The lameness examination commences with the horse walking and trotting in straight line. This allows us to assess lameness evident in a straight line as well as the symmetry of your horses’ movement. We will assess the foot flight of each limb, and the movement of the head, neck and pelvis. At this point, we will also often perform flexion tests. Then we will decide which is the most appropriate way to proceed with the examination. Sometimes we will ask you to lunge your horse because some lameness will only become evident on the circle. Equally, sometimes lameness may become evident in both legs depending on which rein the horse is working. If the complaint has only been noticed under saddle then we may ask you to ride the horse so we can accurately assess the problems that you have noticed. The aim of the clinical examination is get as much information as possible before deciding where to direct further efforts towards isolating the cause of the lameness.
The next step in the lameness examination is often the use of nerve blocks. Flexion tests are the not the only method for isolating the site of lameness, and can sometimes be misleading, so we often combine flexion tests with the use of peri-neural (around the nerve) nerve blocks. A peri-neural nerve block involves injecting local anaesthetic around nerves in the leg in a certain commonly accepted pattern. A knowledge of anatomy allows us to understand the path of the nerves as they travel down the leg and by injecting local anaesthetic at certain sites we can dull pain originating from areas below the sites of local anaesthetic placement. After waiting a certain amount of time for the local anaesthetic to take effect, we trot the horse again. If the lameness has been abolished by the nerve block, we have a very strong indication that the lameness is originating from a site below the level of the block. We can then use diagnostic imaging modalities in a targeted and strategic manner to diagnose the problem. If the lameness is not abolished, the next appropriate step is to administer another nerve block at a point higher in the leg and assess the lameness again. This process can be time consuming, but it will often allow us to definitively isolate the site of the lameness.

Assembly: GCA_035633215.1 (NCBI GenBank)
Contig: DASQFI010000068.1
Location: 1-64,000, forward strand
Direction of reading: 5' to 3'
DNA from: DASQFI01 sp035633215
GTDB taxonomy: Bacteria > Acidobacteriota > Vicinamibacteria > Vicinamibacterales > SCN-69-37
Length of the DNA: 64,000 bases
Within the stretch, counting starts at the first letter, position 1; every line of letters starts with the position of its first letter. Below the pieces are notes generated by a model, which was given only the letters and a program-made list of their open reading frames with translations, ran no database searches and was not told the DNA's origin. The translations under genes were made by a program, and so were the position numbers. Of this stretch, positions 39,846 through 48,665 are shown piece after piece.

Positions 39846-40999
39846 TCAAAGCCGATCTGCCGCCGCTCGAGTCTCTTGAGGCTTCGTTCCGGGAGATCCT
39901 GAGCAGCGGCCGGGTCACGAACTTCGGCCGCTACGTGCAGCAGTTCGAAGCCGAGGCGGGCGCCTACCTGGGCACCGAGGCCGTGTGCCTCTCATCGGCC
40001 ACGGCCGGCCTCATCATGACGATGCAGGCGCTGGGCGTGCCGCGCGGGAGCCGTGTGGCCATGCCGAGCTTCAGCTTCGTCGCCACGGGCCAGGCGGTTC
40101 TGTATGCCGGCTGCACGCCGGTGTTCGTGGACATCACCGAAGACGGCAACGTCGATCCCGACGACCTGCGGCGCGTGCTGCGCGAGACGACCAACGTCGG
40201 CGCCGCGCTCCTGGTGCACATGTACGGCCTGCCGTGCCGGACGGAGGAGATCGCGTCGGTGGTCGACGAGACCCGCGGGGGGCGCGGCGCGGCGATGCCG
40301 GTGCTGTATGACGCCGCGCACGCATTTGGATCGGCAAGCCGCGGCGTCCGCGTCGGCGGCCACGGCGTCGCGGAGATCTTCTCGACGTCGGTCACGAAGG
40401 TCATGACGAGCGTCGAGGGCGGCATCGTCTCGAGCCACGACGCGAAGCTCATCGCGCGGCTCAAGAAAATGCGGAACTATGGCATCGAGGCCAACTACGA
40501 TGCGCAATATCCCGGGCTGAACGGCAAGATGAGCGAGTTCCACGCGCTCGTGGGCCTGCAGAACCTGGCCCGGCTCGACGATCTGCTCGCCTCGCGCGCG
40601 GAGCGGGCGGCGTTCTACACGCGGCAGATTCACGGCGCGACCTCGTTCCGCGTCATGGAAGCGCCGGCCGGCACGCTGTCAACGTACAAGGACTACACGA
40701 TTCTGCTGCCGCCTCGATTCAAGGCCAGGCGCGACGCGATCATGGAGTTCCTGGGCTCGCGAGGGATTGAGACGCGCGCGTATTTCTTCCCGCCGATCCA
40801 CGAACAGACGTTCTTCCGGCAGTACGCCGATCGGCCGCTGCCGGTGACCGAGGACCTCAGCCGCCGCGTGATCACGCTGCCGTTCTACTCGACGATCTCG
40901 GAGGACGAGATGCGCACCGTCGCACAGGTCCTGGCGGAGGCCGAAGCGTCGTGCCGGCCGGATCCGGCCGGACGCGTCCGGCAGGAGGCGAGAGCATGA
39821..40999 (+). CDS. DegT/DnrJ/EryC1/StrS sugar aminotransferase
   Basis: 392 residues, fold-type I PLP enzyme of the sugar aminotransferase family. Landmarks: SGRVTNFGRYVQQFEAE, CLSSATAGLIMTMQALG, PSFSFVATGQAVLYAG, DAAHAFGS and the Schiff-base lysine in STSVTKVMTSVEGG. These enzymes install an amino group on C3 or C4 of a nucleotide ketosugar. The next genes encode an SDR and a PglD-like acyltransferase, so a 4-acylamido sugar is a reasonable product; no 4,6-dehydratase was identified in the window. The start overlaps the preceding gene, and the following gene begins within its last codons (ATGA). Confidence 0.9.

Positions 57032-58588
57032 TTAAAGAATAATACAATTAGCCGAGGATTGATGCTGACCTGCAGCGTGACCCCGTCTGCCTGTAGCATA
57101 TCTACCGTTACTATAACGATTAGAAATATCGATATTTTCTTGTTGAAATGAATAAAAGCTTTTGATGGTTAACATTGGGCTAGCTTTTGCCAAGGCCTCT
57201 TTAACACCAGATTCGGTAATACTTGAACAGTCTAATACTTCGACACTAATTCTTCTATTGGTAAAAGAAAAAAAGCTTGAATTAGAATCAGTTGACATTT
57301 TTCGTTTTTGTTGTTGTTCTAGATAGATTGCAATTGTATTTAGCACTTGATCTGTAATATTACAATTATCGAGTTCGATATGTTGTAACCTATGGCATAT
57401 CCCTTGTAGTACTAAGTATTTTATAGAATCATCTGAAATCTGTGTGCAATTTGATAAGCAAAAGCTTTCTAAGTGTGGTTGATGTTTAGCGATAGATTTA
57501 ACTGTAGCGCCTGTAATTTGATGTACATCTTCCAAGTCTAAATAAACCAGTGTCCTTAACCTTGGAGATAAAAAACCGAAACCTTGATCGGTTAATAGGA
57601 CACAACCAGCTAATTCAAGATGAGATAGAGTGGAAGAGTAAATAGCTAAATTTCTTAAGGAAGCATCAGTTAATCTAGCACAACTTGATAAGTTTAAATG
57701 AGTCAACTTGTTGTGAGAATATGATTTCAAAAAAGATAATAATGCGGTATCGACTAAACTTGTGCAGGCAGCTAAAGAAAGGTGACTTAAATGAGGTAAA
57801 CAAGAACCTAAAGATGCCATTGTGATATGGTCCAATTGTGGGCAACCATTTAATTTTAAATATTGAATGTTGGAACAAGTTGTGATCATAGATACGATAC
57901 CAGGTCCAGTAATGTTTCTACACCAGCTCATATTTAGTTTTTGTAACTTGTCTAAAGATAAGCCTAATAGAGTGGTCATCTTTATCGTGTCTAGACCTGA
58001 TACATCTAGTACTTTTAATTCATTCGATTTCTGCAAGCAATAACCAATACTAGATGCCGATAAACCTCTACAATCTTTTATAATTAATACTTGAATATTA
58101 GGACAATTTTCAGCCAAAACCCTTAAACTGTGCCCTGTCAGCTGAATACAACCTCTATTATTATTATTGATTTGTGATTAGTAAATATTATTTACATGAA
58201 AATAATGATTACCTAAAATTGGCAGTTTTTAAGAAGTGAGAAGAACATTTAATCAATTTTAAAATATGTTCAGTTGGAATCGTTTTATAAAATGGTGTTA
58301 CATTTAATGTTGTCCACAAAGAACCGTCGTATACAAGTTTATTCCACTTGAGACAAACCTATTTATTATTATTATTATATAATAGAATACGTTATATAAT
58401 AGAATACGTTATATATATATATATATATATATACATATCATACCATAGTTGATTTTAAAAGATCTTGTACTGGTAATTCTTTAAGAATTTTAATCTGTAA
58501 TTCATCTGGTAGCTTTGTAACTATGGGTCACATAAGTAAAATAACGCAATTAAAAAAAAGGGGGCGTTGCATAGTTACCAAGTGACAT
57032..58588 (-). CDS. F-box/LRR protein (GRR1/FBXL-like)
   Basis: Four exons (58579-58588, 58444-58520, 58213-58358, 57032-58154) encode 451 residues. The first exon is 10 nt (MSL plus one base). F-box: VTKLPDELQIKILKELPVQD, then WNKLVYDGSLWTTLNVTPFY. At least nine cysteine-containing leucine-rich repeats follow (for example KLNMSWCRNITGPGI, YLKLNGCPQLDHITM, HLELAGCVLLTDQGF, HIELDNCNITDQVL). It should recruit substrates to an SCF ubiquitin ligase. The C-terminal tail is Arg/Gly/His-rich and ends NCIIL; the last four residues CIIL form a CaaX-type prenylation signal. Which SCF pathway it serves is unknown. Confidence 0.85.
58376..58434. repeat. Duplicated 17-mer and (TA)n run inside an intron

In some cases, instead of performing peri-neural nerve blocks, we will elect to perform intra-articular (joint) nerve blocks. This is when local anaesthetic is injected into a joint such as the fetlock in a sterile fashion. One of the main benefits of an intra-articular nerve block, is that it does allow us to make an assessment of whether the lameness is isolated to a joint or whether there may also be some soft tissue involvement. Another benefit, is that a positive response to an intra-articular nerve block is often a good indication that the horse will respond to intra-articular therapy.
Once the site of soreness has been isolated, we will discuss with you the most appropriate imaging modality or modalities to use to reach a final diagnosis. It is very important to work through the process of lameness isolation instead of just simply jumping to diagnostic tests. The reason for this is that many horses will have radiographic changes in multiple areas that may or may not be causing lameness. In other words, they may or may not be clinically significant. However, if we have isolated the site of lameness and there are radiographic changes in that area we can be quite certain that those radiographic changes are clinically significant.